There is very little correlation between confidence and competence. Competence is about how good you are at something. Confidence is about how good you believe you are at something. Paradoxically, the better we are at something, the more we understand the topic, the less likely we are to be confident. We know that there is so much we don’t know about the topic. It is often those who know the least who are overconfident. Their lack of competence and their ego doesn’t allow them to admit that they may not have all the answers.
It feels like being overconfident gives you an advantage. It does, but not in actual performance. It gives you an edge over those less confident in terms of image. You simply seem to be more capable, so you get more opportunities. However, enough research shows that the best performers are those who are self-aware and see the reality for what it is.
Narcissists and psychopaths often excel at image building. They are masters of making a good impression. They spend a lot of time and energy worrying about how they look and how they come across. They are able to persuade others of their brilliance by appearing confident and always on top of their game. Whether you like it or not, image matters. The way others see us has a direct impact on how far and how fast we move through the ranks and raise in the organization.
Narcissism and genders
A meta-analysis of 355 studies covering more than 470,000 people showed that narcissism is the one trait where the gender difference is the most prominent. Since narcissism is much more prominent in men than in women, you also end up having a mostly male management team. As some studies suggest, the gap between men and women when it comes to narcissism is decreasing. Unfortunately, it is women who are becoming more narcissistic, rather than men becoming less. Thus the toxic leadership model keeps thriving even when women climb the corporate ladder.
A study by Timothy Judge and Beth Livingston showed that men are being punished by slower career opportunities when they are friendly, agreeable, or empathetic. Nice men don’t finish last, but they are far behind the disagreeable men. The pushy overconfidence creates a much better first impression when it comes to exuding strength and vision. So it is not only women who are often skipped for promotions for being too nice, but men too. Even though they still fare better than women.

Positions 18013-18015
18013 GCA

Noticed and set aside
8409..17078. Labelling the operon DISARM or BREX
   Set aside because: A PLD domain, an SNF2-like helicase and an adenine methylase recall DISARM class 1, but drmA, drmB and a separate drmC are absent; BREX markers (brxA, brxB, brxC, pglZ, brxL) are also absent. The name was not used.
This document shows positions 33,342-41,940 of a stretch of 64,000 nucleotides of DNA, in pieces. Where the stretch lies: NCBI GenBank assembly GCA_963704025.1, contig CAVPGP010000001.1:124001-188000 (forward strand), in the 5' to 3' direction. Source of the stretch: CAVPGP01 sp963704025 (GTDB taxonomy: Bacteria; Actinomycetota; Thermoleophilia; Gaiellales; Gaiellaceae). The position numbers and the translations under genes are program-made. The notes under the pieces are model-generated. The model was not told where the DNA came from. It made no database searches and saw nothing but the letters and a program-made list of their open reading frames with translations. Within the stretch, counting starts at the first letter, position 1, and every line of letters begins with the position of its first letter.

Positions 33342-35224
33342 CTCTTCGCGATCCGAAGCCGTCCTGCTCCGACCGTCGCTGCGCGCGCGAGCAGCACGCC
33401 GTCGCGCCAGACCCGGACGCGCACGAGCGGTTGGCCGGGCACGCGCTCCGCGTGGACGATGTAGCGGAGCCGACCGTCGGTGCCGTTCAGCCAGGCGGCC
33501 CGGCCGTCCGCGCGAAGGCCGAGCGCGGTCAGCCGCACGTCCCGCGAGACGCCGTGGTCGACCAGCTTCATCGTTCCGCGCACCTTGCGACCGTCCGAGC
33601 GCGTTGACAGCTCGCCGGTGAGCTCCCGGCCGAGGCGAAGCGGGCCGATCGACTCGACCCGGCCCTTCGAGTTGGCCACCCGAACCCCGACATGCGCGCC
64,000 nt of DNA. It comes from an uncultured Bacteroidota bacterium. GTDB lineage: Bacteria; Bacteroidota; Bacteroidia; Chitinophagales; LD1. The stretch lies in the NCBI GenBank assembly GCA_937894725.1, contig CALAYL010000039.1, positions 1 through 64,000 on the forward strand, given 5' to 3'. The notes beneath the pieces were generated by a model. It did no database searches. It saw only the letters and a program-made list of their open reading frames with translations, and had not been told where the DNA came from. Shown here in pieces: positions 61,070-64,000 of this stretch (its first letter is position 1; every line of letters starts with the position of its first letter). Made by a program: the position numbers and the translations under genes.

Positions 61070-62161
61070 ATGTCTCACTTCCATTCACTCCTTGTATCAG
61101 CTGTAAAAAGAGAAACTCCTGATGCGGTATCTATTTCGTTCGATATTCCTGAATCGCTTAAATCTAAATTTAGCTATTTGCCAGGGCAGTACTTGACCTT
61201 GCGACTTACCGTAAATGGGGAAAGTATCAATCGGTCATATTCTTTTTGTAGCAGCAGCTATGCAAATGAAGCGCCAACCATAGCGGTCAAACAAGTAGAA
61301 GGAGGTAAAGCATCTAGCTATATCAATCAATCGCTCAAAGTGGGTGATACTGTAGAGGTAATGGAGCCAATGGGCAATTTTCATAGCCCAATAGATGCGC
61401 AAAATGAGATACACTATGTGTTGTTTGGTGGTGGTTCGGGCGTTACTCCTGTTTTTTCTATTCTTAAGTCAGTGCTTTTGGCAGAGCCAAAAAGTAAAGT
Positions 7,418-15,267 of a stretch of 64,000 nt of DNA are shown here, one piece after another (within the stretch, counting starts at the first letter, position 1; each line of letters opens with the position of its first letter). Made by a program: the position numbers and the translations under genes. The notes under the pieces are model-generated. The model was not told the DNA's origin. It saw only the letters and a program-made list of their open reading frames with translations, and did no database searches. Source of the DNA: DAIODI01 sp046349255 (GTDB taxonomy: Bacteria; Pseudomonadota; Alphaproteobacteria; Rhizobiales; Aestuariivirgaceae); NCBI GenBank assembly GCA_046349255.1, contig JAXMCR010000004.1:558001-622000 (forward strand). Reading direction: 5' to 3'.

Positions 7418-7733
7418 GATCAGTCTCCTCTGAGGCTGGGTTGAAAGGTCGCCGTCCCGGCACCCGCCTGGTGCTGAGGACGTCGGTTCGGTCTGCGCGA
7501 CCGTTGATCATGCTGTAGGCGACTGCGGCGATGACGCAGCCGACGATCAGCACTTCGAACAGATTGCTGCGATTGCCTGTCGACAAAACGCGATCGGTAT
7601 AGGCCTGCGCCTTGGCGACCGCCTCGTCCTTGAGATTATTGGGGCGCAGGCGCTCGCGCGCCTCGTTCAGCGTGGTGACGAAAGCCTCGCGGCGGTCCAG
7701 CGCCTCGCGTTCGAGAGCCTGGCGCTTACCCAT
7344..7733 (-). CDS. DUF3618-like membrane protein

Focus on what matters
To prevent having incompetent narcissists running your company, focus on what matters. If you attract the so-called top talent by fancy titles and oversized compensation packages, you end up with a management team that cares about these things over anything else. You end up with narcissists. They will charm their way to your company and get promoted. They will squeeze out those who are genuinely competent and care about the organization and the team.
Have your selection criteria tailored to the culture you want to create. Make sure you remove bias out of the interview process as much as possible. Don’t let first impressions guide your choices. Focus on hiring people who will enjoy working with the team you have, who see it as their mission to help others grow and succeed. Hire so-called servant leaders who are willing to do what is right for the team and the company, even if it hurts them personally. Hire leaders who will join the company for the challenge of getting it to the next level. Hire those who are thoughtful, inclusive, and who care about other human beings.
What are your thoughts on the topic? Do you believe that by selecting the criteria we can get better gender balance in leadership? Do you think there are too many narcissists in managerial roles? What would you do to improve the type of people we put to managerial roles? What would you do to get more women in leadership roles?
Photo: geralt / Pixabay.com
Categories: Diversity, Leadership
Leave a Reply